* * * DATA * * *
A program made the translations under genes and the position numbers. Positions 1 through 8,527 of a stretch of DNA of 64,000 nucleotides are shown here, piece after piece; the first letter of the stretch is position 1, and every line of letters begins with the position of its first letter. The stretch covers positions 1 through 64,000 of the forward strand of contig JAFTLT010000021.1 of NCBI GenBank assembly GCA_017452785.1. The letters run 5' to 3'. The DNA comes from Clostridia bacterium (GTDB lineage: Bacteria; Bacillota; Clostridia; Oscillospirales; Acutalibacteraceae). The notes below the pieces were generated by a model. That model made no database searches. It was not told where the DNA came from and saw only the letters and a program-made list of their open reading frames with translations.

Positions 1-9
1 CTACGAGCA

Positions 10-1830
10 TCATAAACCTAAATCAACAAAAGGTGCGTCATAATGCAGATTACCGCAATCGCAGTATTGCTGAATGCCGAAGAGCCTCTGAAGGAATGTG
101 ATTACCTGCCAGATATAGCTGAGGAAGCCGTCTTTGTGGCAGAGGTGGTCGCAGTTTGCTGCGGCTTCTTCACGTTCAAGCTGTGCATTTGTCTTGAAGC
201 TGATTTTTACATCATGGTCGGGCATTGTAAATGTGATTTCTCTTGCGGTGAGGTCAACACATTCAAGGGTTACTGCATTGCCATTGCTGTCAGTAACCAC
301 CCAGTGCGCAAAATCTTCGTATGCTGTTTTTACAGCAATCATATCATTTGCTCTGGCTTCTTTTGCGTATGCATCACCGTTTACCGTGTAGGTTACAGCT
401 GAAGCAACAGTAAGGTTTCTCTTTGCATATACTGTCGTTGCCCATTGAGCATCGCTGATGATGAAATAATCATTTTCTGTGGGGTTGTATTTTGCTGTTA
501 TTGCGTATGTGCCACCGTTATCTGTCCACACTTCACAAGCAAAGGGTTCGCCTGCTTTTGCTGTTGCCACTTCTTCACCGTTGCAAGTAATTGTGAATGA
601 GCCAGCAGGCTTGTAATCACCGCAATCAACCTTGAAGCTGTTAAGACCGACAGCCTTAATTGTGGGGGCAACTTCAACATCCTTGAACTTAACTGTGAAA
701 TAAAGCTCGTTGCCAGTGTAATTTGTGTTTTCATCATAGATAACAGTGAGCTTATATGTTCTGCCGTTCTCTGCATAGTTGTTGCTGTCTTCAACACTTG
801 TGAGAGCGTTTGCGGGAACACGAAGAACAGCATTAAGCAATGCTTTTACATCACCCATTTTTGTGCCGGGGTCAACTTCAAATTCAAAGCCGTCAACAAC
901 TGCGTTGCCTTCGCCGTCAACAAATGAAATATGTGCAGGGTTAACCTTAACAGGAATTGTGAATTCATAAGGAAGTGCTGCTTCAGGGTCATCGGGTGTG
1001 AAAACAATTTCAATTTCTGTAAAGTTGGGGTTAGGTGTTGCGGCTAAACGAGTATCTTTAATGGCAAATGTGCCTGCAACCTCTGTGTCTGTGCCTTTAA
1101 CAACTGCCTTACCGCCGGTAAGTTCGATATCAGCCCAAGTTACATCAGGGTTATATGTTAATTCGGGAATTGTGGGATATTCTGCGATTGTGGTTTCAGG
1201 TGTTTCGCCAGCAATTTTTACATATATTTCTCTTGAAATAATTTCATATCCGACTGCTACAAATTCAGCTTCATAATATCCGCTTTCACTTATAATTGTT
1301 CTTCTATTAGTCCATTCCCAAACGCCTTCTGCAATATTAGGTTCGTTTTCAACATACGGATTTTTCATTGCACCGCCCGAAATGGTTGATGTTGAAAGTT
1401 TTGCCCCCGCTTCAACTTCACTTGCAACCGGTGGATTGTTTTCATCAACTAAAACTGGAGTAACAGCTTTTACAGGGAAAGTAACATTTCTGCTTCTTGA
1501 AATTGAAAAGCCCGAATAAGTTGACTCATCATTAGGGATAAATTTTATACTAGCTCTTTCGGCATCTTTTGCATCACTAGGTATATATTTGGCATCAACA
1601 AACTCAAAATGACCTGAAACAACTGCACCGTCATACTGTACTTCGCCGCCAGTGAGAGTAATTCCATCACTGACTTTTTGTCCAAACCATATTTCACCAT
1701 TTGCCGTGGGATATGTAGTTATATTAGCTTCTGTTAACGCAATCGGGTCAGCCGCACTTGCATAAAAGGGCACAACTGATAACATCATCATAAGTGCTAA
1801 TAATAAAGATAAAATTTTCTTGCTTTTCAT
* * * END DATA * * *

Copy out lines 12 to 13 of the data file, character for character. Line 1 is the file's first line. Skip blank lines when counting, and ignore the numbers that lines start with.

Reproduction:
701 TAAAGCTCGTTGCCAGTGTAATTTGTGTTTTCATCATAGATAACAGTGAGCTTATATGTTCTGCCGTTCTCTGCATAGTTGTTGCTGTCTTCAACACTTG
801 TGAGAGCGTTTGCGGGAACACGAAGAACAGCATTAAGCAATGCTTTTACATCACCCATTTTTGTGCCGGGGTCAACTTCAAATTCAAAGCCGTCAACAAC